Held at the Bucks County Community College Lower Bucks campus in Bristol Township, the debate lasted just over an hour and centered on issues of national security, international trade, healthcare, infrastructure, the economy and partisan gridlock, much of which was discussed in their previous debate.
While the Democrat, state Rep. Steve Santarsiero, and Republican Brian Fitzpatrick hit similar notes on many of those issues — “Sounds like Steve read a lot of that on my website,” Fitzpatrick quipped at one point — they disagreed on the concept of a political outsider.“My opponent is as much of an insider as anybody else. He wouldn’t be running in this race if he were not,” Santarsiero said in reference to Fitzpatrick’s brother, Mike, being the current 8th District congressman. “If his name were not Brian Fitzpatrick, say it was Brian Wilson, he’d still be living in a beach house in California.”
Fitzpatrick, who worked as an FBI agent before his candidacy, fired back.
“That’s unfortunate, Steve, and I will say that there’s only one candidate on this stage who’s put their life on the line for their country, and it’s not you,” Fitzpatrick said, which got some applause from his supporters in the audience. “It is highly insulting to criticize someone who leaves their hometown to serve their country.”
Fitzpatrick grew up in the district, but lived elsewhere during his tenure with the FBI, working in counter-terrorism and anti-corruption. He moved back into Bucks County just before his campaign began. Santarsiero is a four-term representative in the state House, and has lived in the district for over 20 years.
Santarsiero answered, saying the criticism was not meant for his service, but for “being connected” politically via his brother, which he alleged made Fitzpatrick able to enter Republican primary immediately as a front-runner.
“You can say just about anything as a candidate, but what matters is what you’ve done,” Santarsiero said.
Santarsiero also brought up the Republican nominee for president multiple times without being prompted by moderator Bill Pezza, a professor of history and government at the college. Until a statement released on Saturday, Fitzpatrick was on record saying he would vote for Donald Trump.
“I have been frustrated by this presidential campaign because neither shares our values,”his statement read. “I have refused to endorse either candidate, and reached the point that I cannot vote for either candidate.”
The statement was released on the heels of the surfacing of a 2005 recording of Trump making lewd comments about women.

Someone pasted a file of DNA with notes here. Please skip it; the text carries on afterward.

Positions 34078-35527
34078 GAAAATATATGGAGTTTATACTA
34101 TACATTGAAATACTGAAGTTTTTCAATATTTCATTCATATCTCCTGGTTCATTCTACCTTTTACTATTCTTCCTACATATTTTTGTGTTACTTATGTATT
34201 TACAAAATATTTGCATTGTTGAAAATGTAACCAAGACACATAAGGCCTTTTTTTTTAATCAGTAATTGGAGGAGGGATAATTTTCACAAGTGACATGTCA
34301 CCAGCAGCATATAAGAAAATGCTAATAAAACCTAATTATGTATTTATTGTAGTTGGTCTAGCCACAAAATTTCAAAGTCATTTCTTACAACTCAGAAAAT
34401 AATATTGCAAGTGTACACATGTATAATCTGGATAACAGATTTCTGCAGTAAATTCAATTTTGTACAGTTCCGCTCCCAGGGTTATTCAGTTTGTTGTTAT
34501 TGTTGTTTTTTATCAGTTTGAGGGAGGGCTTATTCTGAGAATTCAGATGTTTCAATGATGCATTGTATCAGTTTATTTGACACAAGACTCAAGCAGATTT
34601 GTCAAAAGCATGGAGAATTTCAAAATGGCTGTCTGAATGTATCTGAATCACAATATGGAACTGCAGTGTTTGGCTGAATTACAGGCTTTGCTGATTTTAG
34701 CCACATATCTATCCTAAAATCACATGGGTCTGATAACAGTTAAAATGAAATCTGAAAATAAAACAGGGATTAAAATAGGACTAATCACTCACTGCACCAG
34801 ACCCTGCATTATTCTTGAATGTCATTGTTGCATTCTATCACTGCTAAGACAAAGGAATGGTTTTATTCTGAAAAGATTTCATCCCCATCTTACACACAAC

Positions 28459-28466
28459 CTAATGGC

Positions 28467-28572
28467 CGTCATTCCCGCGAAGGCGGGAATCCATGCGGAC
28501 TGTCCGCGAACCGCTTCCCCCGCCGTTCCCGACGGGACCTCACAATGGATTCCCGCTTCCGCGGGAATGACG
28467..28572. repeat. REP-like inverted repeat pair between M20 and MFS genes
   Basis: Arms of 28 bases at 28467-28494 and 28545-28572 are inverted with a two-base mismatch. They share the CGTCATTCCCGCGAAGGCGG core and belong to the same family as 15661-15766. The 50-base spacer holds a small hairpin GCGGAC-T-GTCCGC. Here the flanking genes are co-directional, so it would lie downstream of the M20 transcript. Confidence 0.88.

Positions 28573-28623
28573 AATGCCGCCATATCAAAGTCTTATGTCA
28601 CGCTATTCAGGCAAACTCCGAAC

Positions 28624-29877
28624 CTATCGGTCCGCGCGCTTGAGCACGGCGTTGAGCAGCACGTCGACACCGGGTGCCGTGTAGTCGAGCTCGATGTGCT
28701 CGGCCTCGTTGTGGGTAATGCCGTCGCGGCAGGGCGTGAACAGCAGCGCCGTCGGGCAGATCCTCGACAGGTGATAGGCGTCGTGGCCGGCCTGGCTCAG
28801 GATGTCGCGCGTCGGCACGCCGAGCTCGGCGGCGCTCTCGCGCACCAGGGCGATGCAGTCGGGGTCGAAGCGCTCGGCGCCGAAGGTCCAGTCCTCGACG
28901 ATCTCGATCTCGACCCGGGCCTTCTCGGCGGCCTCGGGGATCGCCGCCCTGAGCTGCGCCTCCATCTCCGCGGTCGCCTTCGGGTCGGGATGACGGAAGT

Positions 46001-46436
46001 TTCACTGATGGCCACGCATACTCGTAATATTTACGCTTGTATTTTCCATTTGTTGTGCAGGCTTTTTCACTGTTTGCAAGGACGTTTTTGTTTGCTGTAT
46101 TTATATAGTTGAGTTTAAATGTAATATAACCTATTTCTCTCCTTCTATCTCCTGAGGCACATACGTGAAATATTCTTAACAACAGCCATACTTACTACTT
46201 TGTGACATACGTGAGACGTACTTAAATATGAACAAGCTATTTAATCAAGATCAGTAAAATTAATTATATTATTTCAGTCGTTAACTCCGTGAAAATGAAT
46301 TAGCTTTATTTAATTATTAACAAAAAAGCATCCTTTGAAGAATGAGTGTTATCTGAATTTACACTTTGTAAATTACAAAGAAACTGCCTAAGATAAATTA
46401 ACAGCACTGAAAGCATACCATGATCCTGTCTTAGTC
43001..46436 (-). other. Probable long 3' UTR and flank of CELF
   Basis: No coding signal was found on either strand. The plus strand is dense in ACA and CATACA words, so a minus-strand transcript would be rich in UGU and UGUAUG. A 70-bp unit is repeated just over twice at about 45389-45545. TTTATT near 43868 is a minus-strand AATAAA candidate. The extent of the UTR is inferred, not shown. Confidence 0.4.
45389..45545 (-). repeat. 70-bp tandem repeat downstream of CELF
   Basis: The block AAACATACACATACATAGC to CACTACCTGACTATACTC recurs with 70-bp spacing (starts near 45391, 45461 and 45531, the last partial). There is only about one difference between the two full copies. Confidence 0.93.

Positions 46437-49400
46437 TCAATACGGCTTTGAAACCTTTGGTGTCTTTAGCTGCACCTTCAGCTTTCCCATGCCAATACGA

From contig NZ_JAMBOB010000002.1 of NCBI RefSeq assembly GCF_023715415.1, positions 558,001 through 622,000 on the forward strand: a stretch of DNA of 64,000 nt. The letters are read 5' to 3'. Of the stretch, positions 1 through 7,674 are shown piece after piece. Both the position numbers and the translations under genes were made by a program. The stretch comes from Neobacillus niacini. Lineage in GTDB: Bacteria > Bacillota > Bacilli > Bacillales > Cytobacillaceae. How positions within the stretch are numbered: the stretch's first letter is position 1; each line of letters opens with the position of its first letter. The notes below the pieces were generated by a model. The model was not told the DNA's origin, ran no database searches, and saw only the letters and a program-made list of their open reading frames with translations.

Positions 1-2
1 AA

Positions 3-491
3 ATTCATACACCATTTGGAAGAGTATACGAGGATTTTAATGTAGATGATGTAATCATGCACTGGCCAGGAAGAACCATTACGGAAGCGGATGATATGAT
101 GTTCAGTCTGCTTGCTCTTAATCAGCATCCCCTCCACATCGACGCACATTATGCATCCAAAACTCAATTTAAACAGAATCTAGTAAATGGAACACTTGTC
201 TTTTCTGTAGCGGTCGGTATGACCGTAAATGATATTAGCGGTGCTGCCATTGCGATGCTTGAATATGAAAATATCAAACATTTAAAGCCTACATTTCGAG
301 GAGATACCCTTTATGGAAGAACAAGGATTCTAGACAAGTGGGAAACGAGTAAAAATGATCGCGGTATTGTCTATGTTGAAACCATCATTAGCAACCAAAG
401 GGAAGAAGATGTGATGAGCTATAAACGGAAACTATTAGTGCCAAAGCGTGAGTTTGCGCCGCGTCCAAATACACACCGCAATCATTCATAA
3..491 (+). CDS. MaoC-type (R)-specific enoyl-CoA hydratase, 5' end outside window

“I don’t think the revelations of last Friday were necessary for us to understand that Donald Trump is uniquely unfit to have that responsibility,” Santarsiero said
Many of Pezza’s questions centered on national security, Fitzpatrick’s wheelhouse as someone who has been “behind the curtain” in terrorism investigations, though the two did not necessarily disagree on the issue of foreign threats.
Santarsiero focused on building strong relationships with “communities where potential terrorists may be coming from” and “not demonizing Muslim-Americans.” He also mentioned having “the best screening process” for people coming into the country, and making sure that European countries do the same.
Fitzpatrick’s attention landed on cutting off international money laundering that funds terrorist operations and using the United States’ leverage as an international trade power to get countries who fund these operations to work with international law enforcement.
“If you cut their funding off, you cut the head off of the snake,” Fitzpatrick said.
The two agreed that the nation needs to make infrastructure a priority, but disagreed on how to fund it.
Santarsiero discussed taking bonds to fund infrastructure. Large-scale infrastructure improvements would create jobs and grow the economy, he said.
“I want to grow our way out, and Steve wants to add debt to solve the problem,” Fitzpatrick said, preferring to grow the economy before more funding is feasible.
“For decades, we funded projects like this with bond issues, Republicans and Democrats have done that,” Santarsiero said. “Just saying that it’s going to happen through growing the economy is non-answer.”
After the debate, the candidates were given the opportunity to speak directly to the press in a separate room. Fitzpatrick was unavailable due to schedule restrictions, and Santarsiero was able to speak about issues he felt weren’t given enough attention in the debate, like his support of Planned Parenthood, environmental protection, gun safety legislation and the presidential election, including his thoughts on his party’s choice.
“Hillary Clinton is not a perfect candidate. She did make a mistake with those emails, she’s admitted that,” Santarsiero said. “There is a world of difference between her and Donald Trump … a man who I believe is unfit to be president.”